Medicare proposes sweeping changes to ACO program

As part of the 2023 Physician Fee Schedule proposed rule, the Centers for Medicare & Medicaid Services (CMS) outlined major changes to the Medicare Shared Savings Program (MSSP), with the goals of increasing participation in the program and improving health equity.

The agency hopes their revisions to the benchmarking methodology, which will advantage smaller accountable care organizations (ACOs) and those enrolling large numbers of underserved beneficiaries, will change the trajectory of the program.

With participation among providers stagnating in recent years, the new rules represent a recognition from CMS that MSSP, in its current form, is likely to increase spending rather than generate significant savings. The rule also includes a 3.9 percent decrease in the “conversion factor” for physician payment, which has already drawn outrage from the American Medical Association and other physician groups. 

The Gist: There is little reason to expect that these modifications—as significant as they are—will be meaningful to beneficiaries or to the Medicare program’s overall sustainability. Although it is heartening to see CMS admit that ACOs are on course to violate the statutory requirement that the program not increase spending, the proposed changes would net only $14.8B in savings over a twelve-year period—a rounding error for a program that spent $830B in 2020 alone. Meanwhile the 11M beneficiaries attributed to MSSP ACOs are dwarfed by the 28M enrolled in MA.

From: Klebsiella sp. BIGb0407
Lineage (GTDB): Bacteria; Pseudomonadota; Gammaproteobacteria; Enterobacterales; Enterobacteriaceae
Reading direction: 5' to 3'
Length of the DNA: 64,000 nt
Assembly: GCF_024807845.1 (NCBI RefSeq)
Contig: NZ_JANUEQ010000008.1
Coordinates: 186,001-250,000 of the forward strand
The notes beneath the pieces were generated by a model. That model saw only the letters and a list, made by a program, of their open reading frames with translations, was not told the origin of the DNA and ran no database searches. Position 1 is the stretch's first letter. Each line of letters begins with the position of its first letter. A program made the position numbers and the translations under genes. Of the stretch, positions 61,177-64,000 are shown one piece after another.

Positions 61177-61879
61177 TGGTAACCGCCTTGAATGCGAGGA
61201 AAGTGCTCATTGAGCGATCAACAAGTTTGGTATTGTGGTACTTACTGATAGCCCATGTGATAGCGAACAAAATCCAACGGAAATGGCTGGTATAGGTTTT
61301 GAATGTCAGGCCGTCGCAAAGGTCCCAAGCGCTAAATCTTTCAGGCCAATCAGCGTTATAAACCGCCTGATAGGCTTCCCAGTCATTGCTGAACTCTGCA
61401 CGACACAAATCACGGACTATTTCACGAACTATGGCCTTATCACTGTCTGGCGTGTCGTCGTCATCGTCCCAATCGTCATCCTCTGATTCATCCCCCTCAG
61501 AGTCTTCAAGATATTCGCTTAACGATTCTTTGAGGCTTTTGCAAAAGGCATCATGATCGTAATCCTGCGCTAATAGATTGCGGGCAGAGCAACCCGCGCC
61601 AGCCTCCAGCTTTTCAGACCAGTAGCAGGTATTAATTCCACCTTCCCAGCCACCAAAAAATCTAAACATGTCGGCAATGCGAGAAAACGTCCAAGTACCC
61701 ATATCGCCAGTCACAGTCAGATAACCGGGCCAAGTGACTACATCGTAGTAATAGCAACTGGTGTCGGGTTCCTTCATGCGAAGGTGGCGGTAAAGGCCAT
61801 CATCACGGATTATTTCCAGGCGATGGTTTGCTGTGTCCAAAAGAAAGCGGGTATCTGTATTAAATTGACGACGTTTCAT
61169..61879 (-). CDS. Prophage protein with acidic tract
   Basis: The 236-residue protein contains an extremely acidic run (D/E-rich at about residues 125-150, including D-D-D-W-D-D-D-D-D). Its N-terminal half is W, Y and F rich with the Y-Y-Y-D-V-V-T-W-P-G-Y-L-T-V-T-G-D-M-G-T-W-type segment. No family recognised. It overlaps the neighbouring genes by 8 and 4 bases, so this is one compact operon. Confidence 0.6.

For many health systems and physician groups—particularly those who are most progressive in managing risk—MSSP is now a sideshow to their Medicare Advantage (MA) strategies. The federal government has made two “bets” on how to lower health spending for seniors, and the dollars spent on enticing insurers to grow their MA businesses (in the form of subsidies) far outweigh the effort to encourage provider participation in ACOs—a clear sign of Medicare’s priorities.

But with MA currently not generating savings compared to fee-for-service Medicare, cuts in per-beneficiary spending in MA will be necessary to achieve savings in the long term.      

Leave a Reply

Fill in your details below or click an icon to log in: Logo

You are commenting using your account. Log Out /  Change )

Twitter picture

You are commenting using your Twitter account. Log Out /  Change )

Facebook photo

You are commenting using your Facebook account. Log Out /  Change )

Connecting to %s

This site uses Akismet to reduce spam. Learn how your comment data is processed.